Following the recent FOSS central milk testing symposium in Amsterdam, delegates were invited to see the state-of-the-art Qlip N.V. milk testing laboratory in Zupthen, the Netherlands.
An automated transport system combined with RFID tagging manages the flow of vials through the laboratory The laboratory handles around 55000 payment and DHI samples daily for 19,500 farms.
The tagging system for payment samples. A reusable chip is programed with sampling data and attached to the container.
The cold storage room. This is the central station for payment samples where they start and end their journey through the lab.
First stop after leaving the central station is a FOSS BactoScan for bacteria count based on flow cytometry technology that counts individual bacteria cells in the sample. A test takes less than nine minutes.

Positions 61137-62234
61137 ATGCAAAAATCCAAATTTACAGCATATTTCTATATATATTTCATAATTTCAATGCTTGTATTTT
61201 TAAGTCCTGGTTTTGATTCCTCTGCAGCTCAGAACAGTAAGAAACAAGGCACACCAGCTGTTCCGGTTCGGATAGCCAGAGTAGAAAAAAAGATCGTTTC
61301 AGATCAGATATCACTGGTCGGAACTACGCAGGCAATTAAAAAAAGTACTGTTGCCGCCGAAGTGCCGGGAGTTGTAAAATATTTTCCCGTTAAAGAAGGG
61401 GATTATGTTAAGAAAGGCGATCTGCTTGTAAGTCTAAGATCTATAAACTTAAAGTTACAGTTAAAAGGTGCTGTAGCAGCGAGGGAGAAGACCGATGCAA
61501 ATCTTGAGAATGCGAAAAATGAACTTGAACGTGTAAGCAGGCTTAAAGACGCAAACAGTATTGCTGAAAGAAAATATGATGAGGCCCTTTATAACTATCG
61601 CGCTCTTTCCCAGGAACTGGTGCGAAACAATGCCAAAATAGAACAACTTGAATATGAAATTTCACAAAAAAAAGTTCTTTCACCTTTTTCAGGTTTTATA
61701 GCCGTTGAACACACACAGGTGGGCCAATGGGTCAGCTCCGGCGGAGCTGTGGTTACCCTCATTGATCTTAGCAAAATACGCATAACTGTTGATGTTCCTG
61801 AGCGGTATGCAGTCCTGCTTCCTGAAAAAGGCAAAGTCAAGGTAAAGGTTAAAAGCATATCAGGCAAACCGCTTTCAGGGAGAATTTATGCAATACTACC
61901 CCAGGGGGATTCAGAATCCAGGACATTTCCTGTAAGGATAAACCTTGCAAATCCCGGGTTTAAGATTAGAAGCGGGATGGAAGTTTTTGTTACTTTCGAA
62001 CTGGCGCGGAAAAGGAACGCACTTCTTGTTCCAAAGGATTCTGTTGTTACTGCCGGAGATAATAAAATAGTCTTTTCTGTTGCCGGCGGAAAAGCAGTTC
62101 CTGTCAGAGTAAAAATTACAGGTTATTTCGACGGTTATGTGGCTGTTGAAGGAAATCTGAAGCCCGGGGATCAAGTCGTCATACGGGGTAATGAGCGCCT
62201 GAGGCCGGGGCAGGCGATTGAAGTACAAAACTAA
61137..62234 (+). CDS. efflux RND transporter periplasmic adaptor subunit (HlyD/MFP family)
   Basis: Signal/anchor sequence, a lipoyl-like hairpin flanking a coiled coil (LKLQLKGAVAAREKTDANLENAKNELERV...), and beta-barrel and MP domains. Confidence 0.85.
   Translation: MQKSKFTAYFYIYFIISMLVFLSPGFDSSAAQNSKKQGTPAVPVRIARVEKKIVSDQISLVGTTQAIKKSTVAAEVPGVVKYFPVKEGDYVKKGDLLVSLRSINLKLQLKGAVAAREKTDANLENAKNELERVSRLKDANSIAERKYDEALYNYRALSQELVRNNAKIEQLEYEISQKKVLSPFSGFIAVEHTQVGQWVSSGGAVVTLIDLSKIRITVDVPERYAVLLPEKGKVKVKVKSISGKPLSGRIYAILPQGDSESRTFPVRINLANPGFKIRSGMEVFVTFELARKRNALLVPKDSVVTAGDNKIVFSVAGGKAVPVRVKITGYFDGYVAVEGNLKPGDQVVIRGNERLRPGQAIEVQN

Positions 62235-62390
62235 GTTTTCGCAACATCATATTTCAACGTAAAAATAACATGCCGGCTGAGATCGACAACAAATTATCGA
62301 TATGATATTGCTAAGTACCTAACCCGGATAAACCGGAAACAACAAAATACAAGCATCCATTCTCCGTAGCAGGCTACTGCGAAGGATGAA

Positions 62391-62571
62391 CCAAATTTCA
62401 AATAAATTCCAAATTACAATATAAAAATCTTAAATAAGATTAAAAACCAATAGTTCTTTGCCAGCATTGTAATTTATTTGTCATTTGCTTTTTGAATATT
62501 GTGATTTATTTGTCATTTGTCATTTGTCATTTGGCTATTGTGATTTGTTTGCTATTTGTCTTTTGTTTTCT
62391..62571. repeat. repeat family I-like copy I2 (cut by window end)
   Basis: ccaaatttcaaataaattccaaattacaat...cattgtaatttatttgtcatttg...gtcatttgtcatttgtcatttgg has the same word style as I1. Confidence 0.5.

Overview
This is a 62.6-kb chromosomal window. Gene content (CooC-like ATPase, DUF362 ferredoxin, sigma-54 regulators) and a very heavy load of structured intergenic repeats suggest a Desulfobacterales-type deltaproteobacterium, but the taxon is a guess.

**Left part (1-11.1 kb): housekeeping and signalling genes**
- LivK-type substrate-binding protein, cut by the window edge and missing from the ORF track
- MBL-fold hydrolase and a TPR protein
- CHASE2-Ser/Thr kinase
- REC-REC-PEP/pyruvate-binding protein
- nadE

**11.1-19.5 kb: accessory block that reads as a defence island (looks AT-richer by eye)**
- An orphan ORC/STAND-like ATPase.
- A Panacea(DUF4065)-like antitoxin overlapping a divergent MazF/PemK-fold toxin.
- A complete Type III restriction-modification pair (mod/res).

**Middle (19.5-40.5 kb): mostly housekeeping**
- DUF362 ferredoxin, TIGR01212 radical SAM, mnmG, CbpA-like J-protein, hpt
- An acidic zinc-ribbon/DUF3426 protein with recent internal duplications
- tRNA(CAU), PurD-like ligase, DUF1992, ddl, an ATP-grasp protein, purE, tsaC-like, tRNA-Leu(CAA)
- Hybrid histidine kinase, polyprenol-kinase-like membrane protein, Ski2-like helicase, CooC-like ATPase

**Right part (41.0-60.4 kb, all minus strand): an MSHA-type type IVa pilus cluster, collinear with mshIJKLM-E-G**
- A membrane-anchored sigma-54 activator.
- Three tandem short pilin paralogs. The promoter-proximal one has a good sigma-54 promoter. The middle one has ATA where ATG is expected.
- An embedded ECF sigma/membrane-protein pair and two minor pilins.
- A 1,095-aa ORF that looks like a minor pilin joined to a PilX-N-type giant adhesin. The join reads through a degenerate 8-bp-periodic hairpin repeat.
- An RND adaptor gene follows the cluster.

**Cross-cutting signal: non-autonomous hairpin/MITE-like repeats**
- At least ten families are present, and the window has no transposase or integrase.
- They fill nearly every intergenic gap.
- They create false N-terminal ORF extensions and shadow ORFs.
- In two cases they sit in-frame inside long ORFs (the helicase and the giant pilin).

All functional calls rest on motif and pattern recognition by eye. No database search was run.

Next stop is a compositional parameter analyser such as this MilkoScan FT plus instrument. Multi-parameter analysis is based on Fourier Transform Infrared technology. Samples are taken automatically and the instrument has a capacity of up to 600 samples an hour.
Harrie van den Bijgaart, Operations Manager at Qlip N.V. explains how Dairy herd improvement (DHI) samples are also tagged. GPS identification of the collection vehicle location automatically links data from the laboratory with collections sites and farmers’ individual demands. If a farmer requires a particular herd improvement parameter, the driver can record it in the RFID chip in the sample holder for appropriate handling back at the laboratory.
DHI samples on the way to a FOSS analyser. The process is fully automated - naturally.
With thanks to Harrie van den Bijgaart and Qlip for an interesting insight into the application of modern technology in the central milk testing.